Maneuver Under Fire Drill From The Marine Corps Combat Fitness Test
I have vowed to get this on our training schedule for physical training for one day. It is always good to shake things up a little and while this is a drill of the U.S. Marine Corps Combat Fitness Test, it looks like a great full body workout for PT. The information below is from Marine Corps Order 6100.13 with change 1, dated 01 August, 2008 (Subject: Marine Corps Physical Fitness Program). You can download the MCO at the end of this article.
Don’t worry, there is a brief video that shows the MANUF from the CFT below.
Maneuver Under Fire (MANUF)
References to additional information such as “tables 3-2″ can be found in the PDF which is linked below
(1) The MANUF is a timed event to be conducted outdoors. The MANUF course should be constructed on a smooth and level grass surface, preferably a football or soccer field. Prior to the conduct of this event, the CCI/CPTR will ensure the running surface is free from hazards or debris that can cause injury to participants.
(2) The MANUF is a 300 yard shuttle run that includes a variety of combat-related tasks, to include crawls, buddy drags/carries, ammunition resupply, grenade throw and agility running. See Tables 3-1 and 3-2 for MANUF layout.
(3) The number of monitors required is dependent upon the amount of lanes necessary to facilitate maximum throughput of a single running.
(4) The CCI or CPTR is the primary MANUF monitor. Each lane will have one field monitor positioned at the 25 yard line. One grenade pit observer will verify 2 lanes. The rank requirement for MANUF monitors is NCO or above. Grenade pit observers can be any rank. Monitors may rotate as necessary and are authorized to participate in the CFT. Mass starts for the MANUF is not necessary and individual field monitors can start Marines in their individual lanes upon approval of the CCI or CPTR. For example, if eight MANUF lanes are established, thirteen monitors/observers are required: One primary MANUF monitor, eight field monitors and four grenade pit observers.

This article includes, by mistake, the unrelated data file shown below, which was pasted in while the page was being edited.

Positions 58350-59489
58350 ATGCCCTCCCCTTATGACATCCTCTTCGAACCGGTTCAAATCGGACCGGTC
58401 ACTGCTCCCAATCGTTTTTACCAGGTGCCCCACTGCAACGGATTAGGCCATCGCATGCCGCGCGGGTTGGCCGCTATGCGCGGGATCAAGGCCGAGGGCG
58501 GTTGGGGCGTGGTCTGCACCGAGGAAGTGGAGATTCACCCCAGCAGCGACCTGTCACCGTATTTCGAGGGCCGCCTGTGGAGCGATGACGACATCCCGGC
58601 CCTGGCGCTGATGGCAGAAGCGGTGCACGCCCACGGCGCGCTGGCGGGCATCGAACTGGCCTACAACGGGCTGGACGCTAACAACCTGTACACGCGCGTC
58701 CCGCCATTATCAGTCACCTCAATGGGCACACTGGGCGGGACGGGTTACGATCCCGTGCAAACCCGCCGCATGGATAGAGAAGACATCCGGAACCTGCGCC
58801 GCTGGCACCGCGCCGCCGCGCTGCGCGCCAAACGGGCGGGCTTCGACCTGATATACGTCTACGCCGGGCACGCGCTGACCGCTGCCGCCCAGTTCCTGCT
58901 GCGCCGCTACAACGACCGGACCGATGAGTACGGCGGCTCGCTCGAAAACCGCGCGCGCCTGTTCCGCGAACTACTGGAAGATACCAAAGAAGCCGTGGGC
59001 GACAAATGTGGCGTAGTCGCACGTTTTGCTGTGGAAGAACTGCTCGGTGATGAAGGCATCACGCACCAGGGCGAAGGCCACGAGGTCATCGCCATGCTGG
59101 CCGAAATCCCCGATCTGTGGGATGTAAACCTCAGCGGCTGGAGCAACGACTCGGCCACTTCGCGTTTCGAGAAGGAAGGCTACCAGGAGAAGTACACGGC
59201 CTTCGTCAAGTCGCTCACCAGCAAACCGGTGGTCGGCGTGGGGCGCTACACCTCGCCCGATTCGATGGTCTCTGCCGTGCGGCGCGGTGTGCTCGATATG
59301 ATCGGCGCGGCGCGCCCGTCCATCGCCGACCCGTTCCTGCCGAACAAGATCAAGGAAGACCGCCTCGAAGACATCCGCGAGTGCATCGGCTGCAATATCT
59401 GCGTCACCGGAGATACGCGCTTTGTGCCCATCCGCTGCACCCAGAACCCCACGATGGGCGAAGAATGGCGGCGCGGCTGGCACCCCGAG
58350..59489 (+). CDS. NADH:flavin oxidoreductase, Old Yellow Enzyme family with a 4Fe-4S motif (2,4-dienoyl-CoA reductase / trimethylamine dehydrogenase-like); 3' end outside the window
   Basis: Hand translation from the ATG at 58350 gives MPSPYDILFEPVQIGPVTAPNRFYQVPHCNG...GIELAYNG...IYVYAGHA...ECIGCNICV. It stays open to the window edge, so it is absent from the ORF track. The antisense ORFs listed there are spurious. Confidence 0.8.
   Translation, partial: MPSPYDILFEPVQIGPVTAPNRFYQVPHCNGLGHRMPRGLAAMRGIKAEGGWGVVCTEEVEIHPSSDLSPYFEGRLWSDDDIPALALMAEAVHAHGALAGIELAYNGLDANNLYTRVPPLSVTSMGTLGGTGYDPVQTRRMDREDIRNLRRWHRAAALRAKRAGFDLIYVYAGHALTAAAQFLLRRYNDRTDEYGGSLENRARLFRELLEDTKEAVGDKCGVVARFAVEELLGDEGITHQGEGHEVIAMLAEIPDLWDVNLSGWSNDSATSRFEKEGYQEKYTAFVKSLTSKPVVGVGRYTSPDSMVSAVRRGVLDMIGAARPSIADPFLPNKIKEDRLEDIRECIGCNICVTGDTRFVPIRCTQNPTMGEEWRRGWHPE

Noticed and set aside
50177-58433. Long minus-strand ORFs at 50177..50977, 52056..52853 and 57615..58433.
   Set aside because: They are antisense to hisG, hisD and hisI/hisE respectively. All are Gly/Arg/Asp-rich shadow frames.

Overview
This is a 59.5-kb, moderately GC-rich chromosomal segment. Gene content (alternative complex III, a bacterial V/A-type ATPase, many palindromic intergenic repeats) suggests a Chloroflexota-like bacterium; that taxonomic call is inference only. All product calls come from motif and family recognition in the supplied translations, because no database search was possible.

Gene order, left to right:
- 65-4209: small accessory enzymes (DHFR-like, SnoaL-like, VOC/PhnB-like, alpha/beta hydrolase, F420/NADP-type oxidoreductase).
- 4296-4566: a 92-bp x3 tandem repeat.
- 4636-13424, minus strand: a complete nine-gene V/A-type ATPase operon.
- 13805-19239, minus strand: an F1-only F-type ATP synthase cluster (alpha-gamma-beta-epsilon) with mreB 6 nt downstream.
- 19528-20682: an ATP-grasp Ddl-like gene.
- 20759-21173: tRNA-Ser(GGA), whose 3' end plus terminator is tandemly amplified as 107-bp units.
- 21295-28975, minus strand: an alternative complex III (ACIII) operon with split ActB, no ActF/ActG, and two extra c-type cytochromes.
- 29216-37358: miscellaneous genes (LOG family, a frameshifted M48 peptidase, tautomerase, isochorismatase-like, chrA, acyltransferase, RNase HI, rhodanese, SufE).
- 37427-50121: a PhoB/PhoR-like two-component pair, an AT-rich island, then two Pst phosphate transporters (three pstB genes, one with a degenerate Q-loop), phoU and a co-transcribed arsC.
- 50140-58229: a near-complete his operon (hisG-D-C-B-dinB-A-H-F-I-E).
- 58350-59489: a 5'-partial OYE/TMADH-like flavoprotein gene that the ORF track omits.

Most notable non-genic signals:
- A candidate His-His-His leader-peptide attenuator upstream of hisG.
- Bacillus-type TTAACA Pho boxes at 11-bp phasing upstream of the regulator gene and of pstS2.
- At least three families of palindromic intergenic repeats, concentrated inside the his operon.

(5) Prior to execution, the primary monitor will partner Marines by weight (within 10 pounds) and approximate height (within 6 inches) and assign a lane.
(6) Prior to execution, the primary monitor will ensure partnered pairs are assigned lanes based upon MTC times (from fastest to slowest). Marines with the fastest MTC times will execute the MANUF first in order to ensure a uniform pace that facilitates overall supervision and safety of participants. The Marine from the partnered pair not executing the MANUF first will serve as the Simulated Casualty (SC).
(7) Prior to execution, the primary monitor will direct designated SCs to proceed to the 75 yard line; sit up facing away with legs straight; one yard inboard from the right lateral limit of the assigned lane.
(8) Prior to execution, a dummy grenade will be placed in the center of each lane at the 75 yard line.
(9) Prior to execution, the primary monitor will ensure MANUF participants confirm their lane and SC location.
(10) Marines will start the MANUF while lying in the prone; chest on the ground; one yard inboard from the right lateral limit of the designated lane; on line with the SC located at the 75 yard line. Staggering placement of the legs is permitted.
(11) The preparatory command is “Ready” and the execute command is “Go.” On the command “Go” Marines will rise and sprint to the 25 yard line.
(12) Upon reaching the 25 yard line, Marines will decelerate and execute a forward facing clockwise turn (“J” hook) around the marker placed one yard inboard from the right lateral limit of the lane. Once the forward facing turn has been executed, Marines will assume a high crawl position.
(13) With their chest on or behind the 25 yard line following the “J” hook, Marines will drop and execute a high crawl for 10 yards. The high crawl is characterized by the Marine maintaining contact with the ground with elbows, knees and torso.